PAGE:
The new economic threshold for Helicoverpa in vegetative soybeans is 8 larvae per sqare metre and replaces the old 33% defoliation threshold. The new threshold is based on field trials conducted by John Rogers (formerly with DPI&F at Kingaroy). These field trials show that approximately 7.5 larvae per square metre can be tolerated with no yield loss, but that severe yield losses can occur once this critical population (the inflection point) is exceeded.lds were based on the maximum defoliation (33% and widely cited in the scientific literature) that can be tolerated without reducing soybean yield. In John Rogers’ trials, Helicoverpa populations equivalent to the new threshold (8/m2) inflicted significantly less than 33% defoliation. Note that the threshold may be influenced by crop size, with fewer larvae tolerable in very early or very small crops, and more larvae acceptable in larger more vigorous late-vegetative crops.
Immediate intervention with a more robust larvicide may be required against extremely high populations (e.g. > 20/m2). While indoxacarb (Steward®) could be used at this stage, only one application is allowed per field per crop growth cycle, and this product is best saved for later in the season when it is most needed.
loopers and cluster caterpillars which are primarily foliage rather than bud feeders. However, cluster caterpillars are more likely to attack soybean pods than loopers, but not as savagely as Helicoverpa.
Helicoverpa damage in soybeans
A- vegetative damage
B – damage to terminals results in
C – reduction in pods and yield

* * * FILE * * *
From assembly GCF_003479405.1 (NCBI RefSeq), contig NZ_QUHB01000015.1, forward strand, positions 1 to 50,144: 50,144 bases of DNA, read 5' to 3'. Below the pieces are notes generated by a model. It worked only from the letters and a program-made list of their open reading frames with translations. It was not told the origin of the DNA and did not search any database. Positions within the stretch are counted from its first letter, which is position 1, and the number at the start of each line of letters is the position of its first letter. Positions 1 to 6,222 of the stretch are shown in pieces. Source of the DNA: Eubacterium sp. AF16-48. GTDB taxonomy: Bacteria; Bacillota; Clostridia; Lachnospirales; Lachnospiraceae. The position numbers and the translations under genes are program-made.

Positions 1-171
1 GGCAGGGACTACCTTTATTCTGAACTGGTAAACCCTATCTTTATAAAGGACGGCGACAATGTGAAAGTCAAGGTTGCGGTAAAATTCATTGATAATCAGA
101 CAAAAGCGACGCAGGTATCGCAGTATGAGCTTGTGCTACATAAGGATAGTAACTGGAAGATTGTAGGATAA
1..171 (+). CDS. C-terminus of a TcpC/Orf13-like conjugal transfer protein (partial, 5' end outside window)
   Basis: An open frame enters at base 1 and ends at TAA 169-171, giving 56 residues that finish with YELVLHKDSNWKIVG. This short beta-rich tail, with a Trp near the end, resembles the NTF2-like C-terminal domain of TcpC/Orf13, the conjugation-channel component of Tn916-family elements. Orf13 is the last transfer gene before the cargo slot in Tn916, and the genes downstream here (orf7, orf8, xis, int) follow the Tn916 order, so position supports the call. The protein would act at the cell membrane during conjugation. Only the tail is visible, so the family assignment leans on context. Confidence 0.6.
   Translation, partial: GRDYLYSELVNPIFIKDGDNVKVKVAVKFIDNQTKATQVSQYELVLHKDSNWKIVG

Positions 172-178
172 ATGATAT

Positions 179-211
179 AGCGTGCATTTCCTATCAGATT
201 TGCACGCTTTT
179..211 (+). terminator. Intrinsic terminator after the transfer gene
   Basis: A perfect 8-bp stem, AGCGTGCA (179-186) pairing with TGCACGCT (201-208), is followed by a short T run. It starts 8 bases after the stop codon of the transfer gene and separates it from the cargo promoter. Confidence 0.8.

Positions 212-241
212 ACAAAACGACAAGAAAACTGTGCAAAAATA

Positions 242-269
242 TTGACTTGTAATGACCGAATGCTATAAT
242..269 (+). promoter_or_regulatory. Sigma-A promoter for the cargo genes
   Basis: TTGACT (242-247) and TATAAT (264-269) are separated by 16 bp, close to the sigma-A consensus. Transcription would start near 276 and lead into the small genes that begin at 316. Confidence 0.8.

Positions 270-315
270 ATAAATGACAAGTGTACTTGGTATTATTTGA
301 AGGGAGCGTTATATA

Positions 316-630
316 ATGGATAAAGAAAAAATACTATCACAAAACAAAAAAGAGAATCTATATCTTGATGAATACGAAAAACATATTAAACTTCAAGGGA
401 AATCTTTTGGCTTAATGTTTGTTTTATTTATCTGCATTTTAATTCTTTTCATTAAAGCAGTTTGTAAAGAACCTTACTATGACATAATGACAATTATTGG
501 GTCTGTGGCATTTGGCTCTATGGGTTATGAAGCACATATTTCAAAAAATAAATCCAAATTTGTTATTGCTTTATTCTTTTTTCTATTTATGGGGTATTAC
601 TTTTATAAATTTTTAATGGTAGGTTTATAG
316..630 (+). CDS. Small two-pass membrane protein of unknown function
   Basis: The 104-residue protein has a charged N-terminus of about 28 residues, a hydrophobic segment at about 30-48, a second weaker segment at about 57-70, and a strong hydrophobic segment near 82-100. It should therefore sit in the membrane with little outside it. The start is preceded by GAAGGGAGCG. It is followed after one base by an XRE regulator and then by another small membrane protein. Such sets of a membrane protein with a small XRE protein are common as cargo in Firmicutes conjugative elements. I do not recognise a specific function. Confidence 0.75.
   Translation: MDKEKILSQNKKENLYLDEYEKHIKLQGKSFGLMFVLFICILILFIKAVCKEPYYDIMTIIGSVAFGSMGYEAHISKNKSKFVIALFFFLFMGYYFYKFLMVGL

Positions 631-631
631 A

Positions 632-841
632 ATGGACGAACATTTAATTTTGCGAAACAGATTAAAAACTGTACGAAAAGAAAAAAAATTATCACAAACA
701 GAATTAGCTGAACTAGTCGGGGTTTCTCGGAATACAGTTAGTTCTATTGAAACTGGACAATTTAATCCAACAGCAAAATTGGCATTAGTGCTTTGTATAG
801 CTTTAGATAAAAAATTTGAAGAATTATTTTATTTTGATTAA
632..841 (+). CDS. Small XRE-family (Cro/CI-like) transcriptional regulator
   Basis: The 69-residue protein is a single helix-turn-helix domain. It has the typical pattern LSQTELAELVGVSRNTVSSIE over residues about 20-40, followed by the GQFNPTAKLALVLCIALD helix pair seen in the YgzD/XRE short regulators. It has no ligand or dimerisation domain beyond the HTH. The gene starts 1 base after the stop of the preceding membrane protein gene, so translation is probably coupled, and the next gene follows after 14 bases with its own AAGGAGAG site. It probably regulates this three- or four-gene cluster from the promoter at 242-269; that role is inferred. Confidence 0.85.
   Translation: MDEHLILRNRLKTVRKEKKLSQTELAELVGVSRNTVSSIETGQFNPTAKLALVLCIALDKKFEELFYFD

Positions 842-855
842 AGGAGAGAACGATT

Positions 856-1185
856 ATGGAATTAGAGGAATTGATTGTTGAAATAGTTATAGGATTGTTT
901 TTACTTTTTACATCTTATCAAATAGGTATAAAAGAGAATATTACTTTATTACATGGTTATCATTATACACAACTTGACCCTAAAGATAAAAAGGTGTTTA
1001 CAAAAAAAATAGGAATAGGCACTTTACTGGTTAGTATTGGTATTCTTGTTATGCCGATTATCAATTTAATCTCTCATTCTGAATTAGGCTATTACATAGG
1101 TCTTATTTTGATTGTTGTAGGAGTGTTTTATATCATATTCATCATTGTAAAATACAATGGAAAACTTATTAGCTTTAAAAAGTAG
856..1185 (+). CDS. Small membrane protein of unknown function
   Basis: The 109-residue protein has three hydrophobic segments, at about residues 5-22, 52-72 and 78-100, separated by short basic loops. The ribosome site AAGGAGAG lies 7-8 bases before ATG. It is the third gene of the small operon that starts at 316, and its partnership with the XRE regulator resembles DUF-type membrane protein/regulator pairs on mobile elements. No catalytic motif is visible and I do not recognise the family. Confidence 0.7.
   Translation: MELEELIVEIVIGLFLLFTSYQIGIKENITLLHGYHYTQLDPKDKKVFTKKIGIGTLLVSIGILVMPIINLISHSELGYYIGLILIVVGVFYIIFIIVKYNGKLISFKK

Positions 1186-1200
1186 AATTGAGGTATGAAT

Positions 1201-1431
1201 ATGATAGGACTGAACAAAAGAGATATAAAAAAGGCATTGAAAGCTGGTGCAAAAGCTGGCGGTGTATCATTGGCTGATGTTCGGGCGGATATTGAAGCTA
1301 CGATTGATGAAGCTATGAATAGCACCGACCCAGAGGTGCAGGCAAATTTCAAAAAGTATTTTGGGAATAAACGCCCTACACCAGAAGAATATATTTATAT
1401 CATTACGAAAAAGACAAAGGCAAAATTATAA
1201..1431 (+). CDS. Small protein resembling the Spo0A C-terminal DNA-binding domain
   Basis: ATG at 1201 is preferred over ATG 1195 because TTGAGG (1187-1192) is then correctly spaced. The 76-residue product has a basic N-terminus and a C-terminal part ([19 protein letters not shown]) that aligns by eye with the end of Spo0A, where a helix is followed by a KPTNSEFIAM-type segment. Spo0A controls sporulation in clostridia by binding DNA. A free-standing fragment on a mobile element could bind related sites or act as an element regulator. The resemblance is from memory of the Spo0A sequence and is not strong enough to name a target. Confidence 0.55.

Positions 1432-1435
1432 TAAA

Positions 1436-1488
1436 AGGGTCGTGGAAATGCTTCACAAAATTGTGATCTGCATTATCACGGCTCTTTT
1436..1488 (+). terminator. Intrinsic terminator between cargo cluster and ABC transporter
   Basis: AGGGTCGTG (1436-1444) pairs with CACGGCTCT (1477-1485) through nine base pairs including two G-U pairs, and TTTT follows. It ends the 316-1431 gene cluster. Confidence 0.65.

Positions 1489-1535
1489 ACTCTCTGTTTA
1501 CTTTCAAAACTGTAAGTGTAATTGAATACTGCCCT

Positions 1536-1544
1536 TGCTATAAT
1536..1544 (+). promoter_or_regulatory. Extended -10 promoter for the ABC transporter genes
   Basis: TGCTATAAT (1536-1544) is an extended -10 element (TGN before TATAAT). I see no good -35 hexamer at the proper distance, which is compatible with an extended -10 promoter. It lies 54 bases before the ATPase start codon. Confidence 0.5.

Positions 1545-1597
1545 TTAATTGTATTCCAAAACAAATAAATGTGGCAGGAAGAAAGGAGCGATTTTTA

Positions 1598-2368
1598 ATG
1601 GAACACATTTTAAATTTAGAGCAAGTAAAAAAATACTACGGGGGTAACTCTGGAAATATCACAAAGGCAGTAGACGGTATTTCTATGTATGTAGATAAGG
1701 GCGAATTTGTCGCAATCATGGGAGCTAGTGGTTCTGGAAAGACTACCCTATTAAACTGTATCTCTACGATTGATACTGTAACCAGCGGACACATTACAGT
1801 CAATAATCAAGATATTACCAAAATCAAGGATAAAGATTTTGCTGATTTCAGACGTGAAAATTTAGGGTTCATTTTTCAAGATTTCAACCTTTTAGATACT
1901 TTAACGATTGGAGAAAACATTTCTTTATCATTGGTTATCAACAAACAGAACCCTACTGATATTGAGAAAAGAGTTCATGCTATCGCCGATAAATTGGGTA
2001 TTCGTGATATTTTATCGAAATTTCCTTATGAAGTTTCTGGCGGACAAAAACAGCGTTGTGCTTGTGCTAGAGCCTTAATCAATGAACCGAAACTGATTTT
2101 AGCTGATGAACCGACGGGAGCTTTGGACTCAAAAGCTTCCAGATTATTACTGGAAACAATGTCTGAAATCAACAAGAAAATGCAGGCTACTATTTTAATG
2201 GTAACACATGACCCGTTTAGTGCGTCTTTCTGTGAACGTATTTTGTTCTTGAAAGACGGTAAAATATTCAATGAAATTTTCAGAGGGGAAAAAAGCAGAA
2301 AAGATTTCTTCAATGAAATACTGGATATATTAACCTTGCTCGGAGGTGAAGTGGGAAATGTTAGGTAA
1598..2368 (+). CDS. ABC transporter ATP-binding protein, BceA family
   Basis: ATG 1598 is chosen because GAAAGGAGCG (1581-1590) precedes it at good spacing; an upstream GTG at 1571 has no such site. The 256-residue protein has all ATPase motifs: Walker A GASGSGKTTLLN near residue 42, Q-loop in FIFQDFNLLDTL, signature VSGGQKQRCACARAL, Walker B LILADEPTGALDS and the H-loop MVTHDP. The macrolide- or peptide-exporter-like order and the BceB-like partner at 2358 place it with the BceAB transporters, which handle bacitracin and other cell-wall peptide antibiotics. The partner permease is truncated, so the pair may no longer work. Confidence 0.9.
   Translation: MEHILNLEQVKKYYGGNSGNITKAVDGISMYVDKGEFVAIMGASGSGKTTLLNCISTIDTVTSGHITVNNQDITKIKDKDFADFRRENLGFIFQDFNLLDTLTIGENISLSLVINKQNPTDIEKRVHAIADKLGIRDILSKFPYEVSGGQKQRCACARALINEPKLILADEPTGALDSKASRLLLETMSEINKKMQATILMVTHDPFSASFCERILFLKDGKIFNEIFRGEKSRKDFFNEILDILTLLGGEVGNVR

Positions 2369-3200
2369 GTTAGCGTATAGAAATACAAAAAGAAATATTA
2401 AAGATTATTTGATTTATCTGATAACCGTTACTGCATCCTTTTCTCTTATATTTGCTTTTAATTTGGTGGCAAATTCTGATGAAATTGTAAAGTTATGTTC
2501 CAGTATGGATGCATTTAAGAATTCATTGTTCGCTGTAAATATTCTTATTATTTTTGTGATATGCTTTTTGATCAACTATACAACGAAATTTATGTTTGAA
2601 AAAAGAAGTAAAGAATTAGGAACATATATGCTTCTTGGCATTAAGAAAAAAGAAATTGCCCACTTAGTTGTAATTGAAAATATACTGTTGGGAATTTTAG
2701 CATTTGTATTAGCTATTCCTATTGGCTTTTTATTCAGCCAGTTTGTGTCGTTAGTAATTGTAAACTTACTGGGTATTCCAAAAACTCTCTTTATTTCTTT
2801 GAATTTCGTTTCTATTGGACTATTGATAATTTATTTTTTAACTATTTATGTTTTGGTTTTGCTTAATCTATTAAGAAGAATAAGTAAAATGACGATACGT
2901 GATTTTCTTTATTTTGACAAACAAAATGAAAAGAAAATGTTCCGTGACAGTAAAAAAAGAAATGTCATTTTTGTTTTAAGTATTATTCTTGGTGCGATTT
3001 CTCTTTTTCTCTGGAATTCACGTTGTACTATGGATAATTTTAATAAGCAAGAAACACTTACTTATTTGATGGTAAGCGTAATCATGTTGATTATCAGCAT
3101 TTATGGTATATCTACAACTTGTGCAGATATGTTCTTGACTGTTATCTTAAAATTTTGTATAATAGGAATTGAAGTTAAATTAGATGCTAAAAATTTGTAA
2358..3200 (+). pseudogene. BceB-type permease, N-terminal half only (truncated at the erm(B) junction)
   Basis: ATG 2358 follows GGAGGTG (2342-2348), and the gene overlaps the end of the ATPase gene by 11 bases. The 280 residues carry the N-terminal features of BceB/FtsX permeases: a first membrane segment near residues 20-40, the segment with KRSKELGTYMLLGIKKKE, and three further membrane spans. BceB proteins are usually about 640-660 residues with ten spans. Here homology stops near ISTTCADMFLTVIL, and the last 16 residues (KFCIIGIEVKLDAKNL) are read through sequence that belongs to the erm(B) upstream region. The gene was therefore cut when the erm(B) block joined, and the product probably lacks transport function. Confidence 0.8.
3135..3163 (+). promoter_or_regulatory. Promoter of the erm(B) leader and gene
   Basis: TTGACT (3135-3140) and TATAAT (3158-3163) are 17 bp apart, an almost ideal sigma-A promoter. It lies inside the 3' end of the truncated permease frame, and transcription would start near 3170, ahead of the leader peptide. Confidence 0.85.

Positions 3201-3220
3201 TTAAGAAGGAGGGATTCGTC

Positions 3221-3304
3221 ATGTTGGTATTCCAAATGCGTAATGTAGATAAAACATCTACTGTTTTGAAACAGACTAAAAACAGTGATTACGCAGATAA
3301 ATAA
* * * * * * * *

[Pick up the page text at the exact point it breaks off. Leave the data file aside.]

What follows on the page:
Article by Hugh Brier (DPI&F Kingaroy), John Rogers (formerly DPI&F Kingaroy and Kate Charleston (DPI&F Toowoomba)
The new threshold (8 larvae/m2) is based on the maximum number of larvae that can be tolerated before there is an economic reduction in yield. The closeness of the threshold and the inflection point is a measure of the severity of the yield losses that can occur once this critical population is exceeded.
The reason yield loss occurs below 33% defoliation is because of Helicoverpa’s feeding behaviour – they are not called budworms for nothing. As well as feeding on leaves, they also feed on the soybean plant’s vegetative terminals and auxiliary buds, the latter which are the precursors to floral buds.
Previous vegetative thresholds allowed for vegetative terminal loss (tipping) with 25% terminal loss the cited critical level above which action was required. The new thresholds are below the old terminal-loss guidelines as populations of 8 larvae/m2 destroyed fewer than 25% of terminals in John Rogers’ trials.
The crop’s ability to tolerate 7.5 larvae/m2 during the vegetative stage without yield loss, means that Helicoverpa nucleopolyhedrovirus [NPV] (e.g. VivusMax®) can still be safely used prior to flowering, provided it targets appropriately small larvae (<7 mm long). This is because NPV only has to keep populations below this critical level, rather than achieving ≥90% control that would be required if yield loss commenced as soon as populations exceeded 0/m2.
Until data to the contrary is available, the 33% defoliation vegetative threshold is still valid for
John Rogers’ studies illustrate the link between a pest’s feeding behaviour and its impact on crop yield. The studies also highlight the importance of having ‘species specific’ data, and that a ‘one threshold model fits all’ approach is not always appropriate. Further trials are planned to study the feeding behaviour and damage potential of cluster caterpillars and all the major looper species attacking soybeans. However, such detailed research is likely to take at least 3-4 years to complete.